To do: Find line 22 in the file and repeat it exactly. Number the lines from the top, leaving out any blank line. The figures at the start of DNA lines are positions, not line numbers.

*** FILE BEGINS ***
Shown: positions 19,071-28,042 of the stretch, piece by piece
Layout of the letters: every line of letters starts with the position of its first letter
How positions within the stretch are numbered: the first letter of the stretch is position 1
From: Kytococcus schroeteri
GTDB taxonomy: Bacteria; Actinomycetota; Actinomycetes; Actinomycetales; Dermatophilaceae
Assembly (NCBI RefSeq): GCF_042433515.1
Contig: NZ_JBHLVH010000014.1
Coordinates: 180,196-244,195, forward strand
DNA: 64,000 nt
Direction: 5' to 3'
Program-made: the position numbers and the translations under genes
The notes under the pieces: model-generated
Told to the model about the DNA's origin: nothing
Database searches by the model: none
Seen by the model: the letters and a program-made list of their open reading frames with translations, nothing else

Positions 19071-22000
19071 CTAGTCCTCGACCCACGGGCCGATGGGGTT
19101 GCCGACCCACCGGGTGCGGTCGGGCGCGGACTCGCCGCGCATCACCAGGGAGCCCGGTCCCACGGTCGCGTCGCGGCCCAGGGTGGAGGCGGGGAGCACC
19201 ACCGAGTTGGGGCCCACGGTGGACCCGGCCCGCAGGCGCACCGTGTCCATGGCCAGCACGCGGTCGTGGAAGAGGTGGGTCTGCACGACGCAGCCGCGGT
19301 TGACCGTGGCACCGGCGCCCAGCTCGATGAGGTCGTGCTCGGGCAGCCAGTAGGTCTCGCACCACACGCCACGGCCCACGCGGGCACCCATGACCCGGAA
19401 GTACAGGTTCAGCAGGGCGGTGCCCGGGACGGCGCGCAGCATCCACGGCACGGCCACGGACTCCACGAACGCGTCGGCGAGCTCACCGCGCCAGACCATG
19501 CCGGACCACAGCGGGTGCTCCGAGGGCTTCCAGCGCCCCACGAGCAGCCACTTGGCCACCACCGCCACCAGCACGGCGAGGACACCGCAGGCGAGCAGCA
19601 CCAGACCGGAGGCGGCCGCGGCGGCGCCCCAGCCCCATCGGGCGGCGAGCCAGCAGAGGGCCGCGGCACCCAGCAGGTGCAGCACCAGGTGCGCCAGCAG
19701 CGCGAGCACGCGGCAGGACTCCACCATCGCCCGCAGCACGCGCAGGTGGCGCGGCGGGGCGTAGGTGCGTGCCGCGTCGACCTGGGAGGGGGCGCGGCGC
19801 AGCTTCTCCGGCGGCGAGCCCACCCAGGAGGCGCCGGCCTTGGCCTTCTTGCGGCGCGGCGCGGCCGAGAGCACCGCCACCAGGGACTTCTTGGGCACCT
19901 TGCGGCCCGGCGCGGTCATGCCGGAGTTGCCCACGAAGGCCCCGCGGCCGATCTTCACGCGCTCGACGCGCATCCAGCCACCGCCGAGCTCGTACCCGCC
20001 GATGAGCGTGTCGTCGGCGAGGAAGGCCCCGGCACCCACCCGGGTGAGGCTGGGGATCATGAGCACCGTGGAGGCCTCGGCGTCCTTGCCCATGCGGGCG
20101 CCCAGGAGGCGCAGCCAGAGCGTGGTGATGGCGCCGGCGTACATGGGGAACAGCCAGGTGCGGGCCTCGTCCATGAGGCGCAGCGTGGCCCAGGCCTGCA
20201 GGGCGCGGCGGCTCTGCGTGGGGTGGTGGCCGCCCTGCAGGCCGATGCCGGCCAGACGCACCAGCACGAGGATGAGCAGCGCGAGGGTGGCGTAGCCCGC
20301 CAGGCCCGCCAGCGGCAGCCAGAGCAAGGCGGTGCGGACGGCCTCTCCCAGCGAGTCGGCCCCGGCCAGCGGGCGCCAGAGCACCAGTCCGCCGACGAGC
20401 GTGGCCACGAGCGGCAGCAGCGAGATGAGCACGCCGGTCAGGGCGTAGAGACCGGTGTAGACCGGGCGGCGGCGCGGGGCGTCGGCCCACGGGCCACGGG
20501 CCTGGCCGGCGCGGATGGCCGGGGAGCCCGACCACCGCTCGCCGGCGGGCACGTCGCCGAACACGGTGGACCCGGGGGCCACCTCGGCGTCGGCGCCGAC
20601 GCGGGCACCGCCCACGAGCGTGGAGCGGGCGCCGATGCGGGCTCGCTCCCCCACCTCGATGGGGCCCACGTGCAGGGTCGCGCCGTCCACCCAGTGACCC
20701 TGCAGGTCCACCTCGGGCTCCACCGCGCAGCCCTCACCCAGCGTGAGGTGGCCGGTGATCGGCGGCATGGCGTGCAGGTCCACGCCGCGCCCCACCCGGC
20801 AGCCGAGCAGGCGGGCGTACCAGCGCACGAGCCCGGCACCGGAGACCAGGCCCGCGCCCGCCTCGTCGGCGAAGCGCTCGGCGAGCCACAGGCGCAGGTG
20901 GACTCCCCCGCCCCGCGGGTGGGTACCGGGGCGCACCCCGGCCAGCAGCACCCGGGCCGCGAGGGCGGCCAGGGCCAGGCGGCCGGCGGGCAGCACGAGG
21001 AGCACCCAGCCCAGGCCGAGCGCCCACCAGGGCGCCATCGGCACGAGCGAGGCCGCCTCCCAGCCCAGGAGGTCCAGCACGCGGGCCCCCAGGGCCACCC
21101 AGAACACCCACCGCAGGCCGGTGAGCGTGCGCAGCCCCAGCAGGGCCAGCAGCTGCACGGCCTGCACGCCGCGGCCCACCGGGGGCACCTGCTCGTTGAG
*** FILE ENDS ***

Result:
19501 CCGGACCACAGCGGGTGCTCCGAGGGCTTCCAGCGCCCCACGAGCAGCCACTTGGCCACCACCGCCACCAGCACGGCGAGGACACCGCAGGCGAGCAGCA